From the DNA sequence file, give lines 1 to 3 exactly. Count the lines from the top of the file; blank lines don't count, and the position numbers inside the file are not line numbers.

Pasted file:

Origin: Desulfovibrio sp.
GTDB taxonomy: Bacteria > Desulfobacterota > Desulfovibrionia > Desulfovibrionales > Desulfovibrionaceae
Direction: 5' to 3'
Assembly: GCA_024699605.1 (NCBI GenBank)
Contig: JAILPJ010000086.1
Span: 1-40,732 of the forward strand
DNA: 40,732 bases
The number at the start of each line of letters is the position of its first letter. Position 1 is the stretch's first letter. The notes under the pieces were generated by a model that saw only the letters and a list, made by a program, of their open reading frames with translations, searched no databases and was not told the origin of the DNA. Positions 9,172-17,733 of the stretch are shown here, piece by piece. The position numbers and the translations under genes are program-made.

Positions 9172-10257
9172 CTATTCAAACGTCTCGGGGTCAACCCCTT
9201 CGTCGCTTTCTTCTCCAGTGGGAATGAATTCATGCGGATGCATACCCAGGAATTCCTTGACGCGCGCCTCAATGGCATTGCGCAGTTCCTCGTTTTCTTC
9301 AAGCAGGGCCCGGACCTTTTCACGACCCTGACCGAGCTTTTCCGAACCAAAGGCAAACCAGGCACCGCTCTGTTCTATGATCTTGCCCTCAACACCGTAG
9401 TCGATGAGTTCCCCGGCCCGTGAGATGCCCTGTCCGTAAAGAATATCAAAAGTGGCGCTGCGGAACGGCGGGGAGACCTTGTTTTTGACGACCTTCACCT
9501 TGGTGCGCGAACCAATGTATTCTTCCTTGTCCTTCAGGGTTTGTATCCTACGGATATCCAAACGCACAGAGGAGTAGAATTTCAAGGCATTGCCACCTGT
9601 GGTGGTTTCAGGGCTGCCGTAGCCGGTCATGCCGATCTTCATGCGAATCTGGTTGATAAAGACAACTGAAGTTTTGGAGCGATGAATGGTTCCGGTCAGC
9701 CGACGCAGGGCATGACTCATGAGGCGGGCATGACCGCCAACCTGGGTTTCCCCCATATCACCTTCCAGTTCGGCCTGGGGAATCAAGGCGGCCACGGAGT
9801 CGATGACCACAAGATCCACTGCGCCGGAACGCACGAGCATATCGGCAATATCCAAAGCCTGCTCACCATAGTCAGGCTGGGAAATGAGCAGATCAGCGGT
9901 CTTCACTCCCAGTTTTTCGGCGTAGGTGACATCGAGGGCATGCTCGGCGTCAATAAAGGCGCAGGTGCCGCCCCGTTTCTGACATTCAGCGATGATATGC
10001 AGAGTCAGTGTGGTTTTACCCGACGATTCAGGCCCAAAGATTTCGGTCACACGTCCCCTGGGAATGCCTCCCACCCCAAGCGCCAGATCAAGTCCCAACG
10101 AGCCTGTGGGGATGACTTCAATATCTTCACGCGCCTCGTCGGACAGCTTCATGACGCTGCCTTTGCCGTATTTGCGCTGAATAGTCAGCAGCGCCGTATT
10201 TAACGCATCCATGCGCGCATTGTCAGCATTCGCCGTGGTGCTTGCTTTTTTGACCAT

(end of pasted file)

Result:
Origin: Desulfovibrio sp.
GTDB taxonomy: Bacteria > Desulfobacterota > Desulfovibrionia > Desulfovibrionales > Desulfovibrionaceae
Direction: 5' to 3'